Preschoolers: A Help or a Hindrance?
Michael is diligently doing his math when 4-year old brother Joey swoops down from a chair into Michael's lap. Papers, books, and pencils fly everywhere. Then the inevitable happens. Michael screams at Joey, and Joey responds in kind. And you spend the next 45 minutes trying to calm down the boys and get Michael back on track with his work.
Worst case scenario, right? Wrong. Although interruptions may not always be as dramatic, they often happen when a young sibling who is not school age is present. Many times that child feels left out, since "Mommy is giving Michael all the attention." How can a home educator cope with the situation?
Your first thought may be to find a way just to occupy the child, so he will not intrude during your teaching time or during your older child's study time. Although uninterrupted blocks of time may be one of your goals, you should also make an effort toward creating a positive situation for the young child. The best possible solution, of course, involves meeting both of the children's needs. Here are a few suggestions.
First, whenever possible include the younger child in the learning experience. Let him sit on your lap during reading time. He will enjoy the story and feel that he is important enough to be included. You may want to allow him to add a few comments or questions to the discussion afterwards. Even if the story has concepts that are too difficult for the child, he can still enjoy looking at the pictures and being a part of the group.
Have your school-aged child read to his younger sibling. This gives the older child practice in reading aloud and helps to build a close relationship between the two. The younger child also gets involved and benefits from the experience. He may acquire new vocabulary words, learn lessons from the story, and develop an appreciation for his older sibling.
When using manipulatives to teach a point, let the young child play with manipulatives similar to those used for instruction. Not only will this participation get the child involved in the lesson, but it will also help to develop his coordination.
Involve him in educational games whenever possible. Have him participate in games that are on his ability level. If the games are too difficult, give the younger child responsibility for some aspect of the game. For example, he could keep all the discarded game pieces or be in charge of the timer if the game requires one.
He can also help you by acting out certain aspects of the lesson, or he can act in plays with the older sibling. Obviously, he will not be able to do Shakespeare, but he can act in children's plays and act out Bible stories. He will enjoy being allowed to participate in the "school" activities, so if he can help in some way, be sure to include him.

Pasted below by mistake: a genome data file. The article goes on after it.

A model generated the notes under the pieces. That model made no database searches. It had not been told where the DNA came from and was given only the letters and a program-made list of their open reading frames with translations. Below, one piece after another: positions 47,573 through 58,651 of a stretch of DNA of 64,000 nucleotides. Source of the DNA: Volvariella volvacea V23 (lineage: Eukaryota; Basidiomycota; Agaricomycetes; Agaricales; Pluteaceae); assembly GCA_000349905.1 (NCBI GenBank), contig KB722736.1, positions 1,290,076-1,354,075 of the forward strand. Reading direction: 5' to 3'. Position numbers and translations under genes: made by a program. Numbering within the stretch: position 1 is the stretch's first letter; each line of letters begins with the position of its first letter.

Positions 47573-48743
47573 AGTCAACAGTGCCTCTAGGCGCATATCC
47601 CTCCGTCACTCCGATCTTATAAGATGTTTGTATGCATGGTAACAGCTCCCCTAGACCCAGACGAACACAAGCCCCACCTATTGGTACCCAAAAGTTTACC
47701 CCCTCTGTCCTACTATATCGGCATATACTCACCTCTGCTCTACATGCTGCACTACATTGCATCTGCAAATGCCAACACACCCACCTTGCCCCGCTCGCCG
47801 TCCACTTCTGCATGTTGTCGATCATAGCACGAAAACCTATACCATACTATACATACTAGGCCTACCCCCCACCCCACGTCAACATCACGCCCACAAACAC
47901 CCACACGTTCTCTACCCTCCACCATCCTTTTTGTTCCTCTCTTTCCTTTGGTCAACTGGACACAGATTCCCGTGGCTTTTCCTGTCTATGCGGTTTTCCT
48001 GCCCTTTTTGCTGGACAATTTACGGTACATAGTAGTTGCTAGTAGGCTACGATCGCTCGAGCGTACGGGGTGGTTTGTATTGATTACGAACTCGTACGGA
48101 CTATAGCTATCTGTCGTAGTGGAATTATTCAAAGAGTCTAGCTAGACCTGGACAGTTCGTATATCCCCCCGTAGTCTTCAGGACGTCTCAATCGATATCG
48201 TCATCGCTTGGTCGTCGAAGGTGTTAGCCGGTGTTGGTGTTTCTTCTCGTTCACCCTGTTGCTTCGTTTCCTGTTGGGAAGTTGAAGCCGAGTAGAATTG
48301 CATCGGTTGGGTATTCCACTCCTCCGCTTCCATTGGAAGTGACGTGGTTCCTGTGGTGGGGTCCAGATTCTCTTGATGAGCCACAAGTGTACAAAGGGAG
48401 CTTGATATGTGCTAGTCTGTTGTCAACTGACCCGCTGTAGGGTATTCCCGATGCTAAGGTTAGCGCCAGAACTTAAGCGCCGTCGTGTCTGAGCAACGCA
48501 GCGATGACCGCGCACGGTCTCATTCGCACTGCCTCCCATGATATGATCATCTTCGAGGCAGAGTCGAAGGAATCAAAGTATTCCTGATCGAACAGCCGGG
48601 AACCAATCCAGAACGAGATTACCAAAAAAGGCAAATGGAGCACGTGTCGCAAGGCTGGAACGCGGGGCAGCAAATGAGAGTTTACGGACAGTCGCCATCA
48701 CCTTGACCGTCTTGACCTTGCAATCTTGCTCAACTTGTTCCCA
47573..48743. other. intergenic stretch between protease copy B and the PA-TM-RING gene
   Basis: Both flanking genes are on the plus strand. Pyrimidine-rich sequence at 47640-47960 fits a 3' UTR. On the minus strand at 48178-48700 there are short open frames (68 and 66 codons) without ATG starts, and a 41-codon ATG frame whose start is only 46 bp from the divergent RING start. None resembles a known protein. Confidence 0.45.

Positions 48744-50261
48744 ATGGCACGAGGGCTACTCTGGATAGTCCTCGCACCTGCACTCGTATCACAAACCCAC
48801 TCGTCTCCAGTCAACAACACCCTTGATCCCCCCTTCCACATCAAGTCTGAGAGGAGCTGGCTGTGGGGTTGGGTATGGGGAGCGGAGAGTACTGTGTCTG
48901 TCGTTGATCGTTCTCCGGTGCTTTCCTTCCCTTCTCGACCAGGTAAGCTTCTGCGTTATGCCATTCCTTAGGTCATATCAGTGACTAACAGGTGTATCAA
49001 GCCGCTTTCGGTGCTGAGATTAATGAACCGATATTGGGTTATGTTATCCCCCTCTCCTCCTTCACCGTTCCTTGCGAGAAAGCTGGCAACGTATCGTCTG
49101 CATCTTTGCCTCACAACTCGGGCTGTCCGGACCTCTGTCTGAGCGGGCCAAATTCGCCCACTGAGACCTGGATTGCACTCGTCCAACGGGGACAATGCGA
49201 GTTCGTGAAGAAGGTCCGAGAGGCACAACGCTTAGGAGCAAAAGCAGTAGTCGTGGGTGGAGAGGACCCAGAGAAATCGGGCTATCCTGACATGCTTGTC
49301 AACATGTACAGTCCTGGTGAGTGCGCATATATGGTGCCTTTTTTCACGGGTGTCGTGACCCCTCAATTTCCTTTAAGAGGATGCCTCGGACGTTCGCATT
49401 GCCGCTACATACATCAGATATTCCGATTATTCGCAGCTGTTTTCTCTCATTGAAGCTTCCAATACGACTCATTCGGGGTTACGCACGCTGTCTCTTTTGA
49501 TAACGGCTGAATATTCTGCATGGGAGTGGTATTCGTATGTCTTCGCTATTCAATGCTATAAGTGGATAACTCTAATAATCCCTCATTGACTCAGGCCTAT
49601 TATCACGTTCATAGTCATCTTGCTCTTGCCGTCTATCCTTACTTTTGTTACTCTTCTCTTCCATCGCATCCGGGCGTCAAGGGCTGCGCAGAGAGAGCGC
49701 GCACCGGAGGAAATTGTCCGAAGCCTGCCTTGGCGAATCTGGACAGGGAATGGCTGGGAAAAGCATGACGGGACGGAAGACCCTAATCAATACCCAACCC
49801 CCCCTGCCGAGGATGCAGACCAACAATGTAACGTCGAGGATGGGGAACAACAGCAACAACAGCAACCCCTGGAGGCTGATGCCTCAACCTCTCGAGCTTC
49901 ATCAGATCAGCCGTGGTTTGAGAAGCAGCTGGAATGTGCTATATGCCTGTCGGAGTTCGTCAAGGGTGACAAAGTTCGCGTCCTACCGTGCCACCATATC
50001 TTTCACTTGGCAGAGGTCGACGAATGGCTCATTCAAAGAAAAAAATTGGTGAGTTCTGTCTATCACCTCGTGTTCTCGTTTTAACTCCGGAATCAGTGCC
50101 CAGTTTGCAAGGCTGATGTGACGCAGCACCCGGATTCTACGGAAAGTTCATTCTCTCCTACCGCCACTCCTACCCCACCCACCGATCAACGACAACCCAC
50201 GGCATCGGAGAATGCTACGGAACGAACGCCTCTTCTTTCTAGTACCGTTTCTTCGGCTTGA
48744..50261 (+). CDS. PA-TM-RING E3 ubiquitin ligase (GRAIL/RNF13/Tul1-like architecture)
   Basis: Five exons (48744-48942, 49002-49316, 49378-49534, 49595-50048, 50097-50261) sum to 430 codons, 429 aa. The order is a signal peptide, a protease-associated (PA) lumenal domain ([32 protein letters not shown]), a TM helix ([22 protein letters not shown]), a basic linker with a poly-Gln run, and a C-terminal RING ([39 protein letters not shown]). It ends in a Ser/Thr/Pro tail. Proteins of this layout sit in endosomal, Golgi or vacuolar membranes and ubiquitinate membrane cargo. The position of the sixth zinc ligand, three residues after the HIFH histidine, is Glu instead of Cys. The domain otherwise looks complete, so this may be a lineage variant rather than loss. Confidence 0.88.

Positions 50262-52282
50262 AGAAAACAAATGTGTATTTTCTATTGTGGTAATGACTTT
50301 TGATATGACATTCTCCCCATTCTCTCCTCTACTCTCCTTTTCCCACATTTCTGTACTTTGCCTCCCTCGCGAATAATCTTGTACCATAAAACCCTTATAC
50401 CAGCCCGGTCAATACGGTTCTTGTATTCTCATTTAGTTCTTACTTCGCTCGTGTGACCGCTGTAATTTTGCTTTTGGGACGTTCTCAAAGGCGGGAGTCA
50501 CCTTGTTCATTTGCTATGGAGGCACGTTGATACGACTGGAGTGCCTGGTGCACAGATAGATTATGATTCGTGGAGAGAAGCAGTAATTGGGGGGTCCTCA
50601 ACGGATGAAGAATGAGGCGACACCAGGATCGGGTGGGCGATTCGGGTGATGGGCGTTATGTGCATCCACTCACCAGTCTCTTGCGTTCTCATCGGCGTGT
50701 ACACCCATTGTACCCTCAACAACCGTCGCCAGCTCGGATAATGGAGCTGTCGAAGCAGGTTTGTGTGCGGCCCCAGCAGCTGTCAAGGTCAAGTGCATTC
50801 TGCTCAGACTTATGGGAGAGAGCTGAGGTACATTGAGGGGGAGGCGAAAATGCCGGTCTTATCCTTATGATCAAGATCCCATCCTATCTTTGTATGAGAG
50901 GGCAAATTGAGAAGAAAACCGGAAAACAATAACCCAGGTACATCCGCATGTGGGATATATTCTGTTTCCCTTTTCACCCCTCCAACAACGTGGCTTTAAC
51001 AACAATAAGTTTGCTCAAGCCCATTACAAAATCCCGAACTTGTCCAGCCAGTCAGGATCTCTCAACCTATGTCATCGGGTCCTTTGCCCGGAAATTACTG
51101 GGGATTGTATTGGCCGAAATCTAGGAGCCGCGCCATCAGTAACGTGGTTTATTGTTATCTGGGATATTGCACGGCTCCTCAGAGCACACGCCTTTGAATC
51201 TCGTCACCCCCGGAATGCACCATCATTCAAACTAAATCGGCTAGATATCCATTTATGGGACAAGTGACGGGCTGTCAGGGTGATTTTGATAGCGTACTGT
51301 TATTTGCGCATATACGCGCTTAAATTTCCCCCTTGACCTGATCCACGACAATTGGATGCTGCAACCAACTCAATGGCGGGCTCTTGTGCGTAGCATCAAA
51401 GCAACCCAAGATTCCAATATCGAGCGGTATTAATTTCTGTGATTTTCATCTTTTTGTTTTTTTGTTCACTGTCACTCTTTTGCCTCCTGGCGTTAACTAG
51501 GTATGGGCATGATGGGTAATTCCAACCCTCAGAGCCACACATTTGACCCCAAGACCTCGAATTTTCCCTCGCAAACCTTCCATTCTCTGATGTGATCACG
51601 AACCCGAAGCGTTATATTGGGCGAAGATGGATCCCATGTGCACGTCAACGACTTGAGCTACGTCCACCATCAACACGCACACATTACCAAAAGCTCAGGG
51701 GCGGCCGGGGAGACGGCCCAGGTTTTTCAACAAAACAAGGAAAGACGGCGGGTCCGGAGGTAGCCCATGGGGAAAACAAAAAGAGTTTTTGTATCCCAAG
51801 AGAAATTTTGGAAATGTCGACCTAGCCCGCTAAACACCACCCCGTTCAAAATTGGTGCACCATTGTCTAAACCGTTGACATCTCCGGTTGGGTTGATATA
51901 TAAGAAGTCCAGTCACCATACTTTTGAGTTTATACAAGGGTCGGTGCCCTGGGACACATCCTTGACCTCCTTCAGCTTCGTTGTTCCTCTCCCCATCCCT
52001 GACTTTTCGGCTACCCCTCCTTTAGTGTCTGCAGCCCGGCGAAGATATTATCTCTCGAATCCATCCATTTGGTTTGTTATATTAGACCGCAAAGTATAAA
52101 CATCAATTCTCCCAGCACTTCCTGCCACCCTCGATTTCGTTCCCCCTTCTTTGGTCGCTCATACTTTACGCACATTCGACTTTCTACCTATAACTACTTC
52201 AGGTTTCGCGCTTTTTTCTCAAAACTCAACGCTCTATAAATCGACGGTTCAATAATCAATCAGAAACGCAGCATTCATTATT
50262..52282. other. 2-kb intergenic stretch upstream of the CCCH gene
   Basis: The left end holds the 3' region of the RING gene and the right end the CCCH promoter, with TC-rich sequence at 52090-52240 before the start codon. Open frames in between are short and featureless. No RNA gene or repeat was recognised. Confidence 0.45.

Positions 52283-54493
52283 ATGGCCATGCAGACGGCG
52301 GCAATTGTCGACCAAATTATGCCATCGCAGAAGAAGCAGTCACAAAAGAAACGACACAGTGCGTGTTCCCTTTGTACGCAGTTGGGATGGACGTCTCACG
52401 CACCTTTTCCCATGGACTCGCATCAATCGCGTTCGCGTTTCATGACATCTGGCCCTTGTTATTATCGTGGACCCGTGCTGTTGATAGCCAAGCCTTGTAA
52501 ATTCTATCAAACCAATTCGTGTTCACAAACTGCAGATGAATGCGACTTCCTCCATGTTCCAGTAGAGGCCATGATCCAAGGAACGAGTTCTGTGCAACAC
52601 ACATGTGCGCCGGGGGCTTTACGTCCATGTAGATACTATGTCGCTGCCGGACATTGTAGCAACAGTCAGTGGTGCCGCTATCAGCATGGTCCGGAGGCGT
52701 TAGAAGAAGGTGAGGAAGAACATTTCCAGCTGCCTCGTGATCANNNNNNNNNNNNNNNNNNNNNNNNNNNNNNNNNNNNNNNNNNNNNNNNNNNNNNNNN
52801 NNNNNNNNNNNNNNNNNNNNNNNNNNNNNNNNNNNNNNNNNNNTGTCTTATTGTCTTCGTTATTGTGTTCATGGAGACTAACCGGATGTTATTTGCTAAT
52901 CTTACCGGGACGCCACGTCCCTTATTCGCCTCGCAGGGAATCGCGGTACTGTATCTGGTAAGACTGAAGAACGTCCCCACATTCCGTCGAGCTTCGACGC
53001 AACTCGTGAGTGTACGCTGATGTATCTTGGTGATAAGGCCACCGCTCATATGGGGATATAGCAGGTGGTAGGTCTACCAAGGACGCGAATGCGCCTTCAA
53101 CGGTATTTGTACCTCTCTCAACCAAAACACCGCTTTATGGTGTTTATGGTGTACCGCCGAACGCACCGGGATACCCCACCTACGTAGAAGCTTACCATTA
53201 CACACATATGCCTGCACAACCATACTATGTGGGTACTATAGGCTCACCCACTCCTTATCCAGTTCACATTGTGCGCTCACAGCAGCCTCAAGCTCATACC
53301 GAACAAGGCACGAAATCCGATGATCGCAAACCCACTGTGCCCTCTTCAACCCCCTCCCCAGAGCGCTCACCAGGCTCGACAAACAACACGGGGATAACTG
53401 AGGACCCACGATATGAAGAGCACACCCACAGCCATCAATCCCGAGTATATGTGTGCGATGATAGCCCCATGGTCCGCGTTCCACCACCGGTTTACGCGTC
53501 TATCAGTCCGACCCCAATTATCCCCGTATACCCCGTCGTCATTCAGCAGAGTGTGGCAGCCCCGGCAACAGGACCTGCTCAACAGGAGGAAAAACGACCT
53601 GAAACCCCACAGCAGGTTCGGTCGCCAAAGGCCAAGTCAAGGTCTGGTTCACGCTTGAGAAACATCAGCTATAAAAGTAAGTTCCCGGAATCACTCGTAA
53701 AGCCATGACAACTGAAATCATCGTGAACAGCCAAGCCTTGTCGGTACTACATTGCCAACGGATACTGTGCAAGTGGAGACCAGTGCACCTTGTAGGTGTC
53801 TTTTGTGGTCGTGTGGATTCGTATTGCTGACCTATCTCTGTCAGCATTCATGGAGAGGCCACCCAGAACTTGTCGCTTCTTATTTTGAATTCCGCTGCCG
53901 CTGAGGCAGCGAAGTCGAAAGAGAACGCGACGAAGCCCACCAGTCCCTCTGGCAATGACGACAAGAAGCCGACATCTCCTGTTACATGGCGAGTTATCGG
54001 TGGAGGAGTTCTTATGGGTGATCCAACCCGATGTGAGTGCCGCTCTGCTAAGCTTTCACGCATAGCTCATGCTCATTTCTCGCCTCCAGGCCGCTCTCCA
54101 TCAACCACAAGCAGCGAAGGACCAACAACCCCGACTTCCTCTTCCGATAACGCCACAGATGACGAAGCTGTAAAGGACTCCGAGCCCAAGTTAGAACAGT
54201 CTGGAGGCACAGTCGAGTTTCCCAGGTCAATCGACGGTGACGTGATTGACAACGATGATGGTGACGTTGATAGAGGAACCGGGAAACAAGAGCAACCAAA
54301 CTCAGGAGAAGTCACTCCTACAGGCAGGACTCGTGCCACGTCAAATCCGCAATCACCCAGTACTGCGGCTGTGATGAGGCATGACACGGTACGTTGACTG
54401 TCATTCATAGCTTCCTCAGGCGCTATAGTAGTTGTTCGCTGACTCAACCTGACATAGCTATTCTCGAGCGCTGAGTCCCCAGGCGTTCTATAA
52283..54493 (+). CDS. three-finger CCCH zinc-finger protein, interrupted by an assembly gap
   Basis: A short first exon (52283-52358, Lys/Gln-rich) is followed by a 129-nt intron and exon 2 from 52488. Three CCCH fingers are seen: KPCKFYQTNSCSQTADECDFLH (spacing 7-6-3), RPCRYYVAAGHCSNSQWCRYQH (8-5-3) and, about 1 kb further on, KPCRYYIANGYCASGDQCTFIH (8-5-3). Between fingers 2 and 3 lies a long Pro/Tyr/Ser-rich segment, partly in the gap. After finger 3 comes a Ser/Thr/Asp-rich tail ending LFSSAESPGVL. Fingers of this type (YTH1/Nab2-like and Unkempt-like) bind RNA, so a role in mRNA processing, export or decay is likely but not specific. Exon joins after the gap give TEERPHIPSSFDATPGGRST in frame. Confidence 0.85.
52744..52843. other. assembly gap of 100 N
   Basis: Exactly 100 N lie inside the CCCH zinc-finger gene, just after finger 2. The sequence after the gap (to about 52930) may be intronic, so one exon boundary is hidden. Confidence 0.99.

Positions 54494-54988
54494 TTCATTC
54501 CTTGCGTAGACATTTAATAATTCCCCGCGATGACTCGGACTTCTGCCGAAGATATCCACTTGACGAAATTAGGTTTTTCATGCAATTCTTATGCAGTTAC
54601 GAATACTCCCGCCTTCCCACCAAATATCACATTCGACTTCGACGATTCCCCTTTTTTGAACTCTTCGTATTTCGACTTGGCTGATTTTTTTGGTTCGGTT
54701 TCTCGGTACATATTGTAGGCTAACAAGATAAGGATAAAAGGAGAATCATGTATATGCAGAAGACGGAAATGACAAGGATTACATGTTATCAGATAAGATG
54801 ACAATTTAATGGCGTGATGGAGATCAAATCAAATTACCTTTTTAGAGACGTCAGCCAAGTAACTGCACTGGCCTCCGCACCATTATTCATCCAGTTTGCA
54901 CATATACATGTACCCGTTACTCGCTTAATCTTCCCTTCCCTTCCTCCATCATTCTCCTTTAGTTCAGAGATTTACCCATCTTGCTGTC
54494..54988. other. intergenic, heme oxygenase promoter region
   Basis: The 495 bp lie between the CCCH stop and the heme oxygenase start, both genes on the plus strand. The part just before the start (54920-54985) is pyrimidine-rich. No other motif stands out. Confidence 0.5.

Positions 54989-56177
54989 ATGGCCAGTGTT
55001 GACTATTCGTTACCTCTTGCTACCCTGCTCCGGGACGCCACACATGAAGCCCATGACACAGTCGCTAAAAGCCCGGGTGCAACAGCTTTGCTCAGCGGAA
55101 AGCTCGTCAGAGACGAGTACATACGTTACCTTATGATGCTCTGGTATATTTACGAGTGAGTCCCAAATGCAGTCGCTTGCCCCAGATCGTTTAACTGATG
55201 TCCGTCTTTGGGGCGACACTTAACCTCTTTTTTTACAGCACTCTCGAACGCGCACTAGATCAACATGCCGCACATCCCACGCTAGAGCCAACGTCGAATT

When teaching Bible lessons, help the little one learn short phrases from Bible passages. By beginning Bible memorization early, it may be easier for him to memorize longer passages in the future. He can also participate by holding visuals during the lessons. Have him listen to the lesson as you teach the older child, and on occasion have him pray. He too can learn how to pray and can begin to understand the importance of prayer. Allow him to ask a few questions about the lesson and to join in the singing.
If possible when the older child is doing an assignment, set the other child down in the same room with materials so he can color, scribble, paste, paint, or tape. He may want to pretend he is doing his own schoolwork. Children are very creative and by providing your child with the right materials, you can enable him to entertain himself. If he is old enough to use blunt scissors, you can give him some old magazines to cut up. He will probably invent his own way of using the cut-out pictures, especially if he has plenty of tape or paste, construction paper, and crayons.
Try to provide independent activities for the youngster. Have these items on hand for use: blocks, toys, easy puzzles, cloth picture books, children's records/tapes, and VCR films. Have special toys for special occasions (e.g., manipulatives, play dough, beads, Christian story and song cassettes). A large, empty box also makes an excellent toy and can give your child hours of entertainment as be decorates it and plays in it. The child can play while you are teaching.
Spend some time with the younger child in which he gets your undivided attention. You do not have to spend large chunks of time, just five minutes or less each half hour. These short periods when you hug your child or spend time playing or talking with him will show him that he is important too. You can take time to give him this special attention when the older child is doing independent work.
With busy schedules and so much material to cover, do not be afraid of taking advantage of the younger child's nap time. While the other one is asleep, you can cover some of the more difficult and time-consuming materials. This allows you to have some uninterrupted time for teaching and to concentrate on hoe to communicate the lesson material to your older child.
Have older children or grandparents help take care of the younger ones. Assign half-hour baby-sitting times for the older children when you are not teaching them. Your older child can learn responsibility by having to dress a young sibling or by supervising eating times and play time.
At first you may find that you have to spend some time getting "activities" set up for your youngest and extra time cleaning up at the end of the day. As you begin to include him in the learning process, however, you will find that it becomes easier and more natural.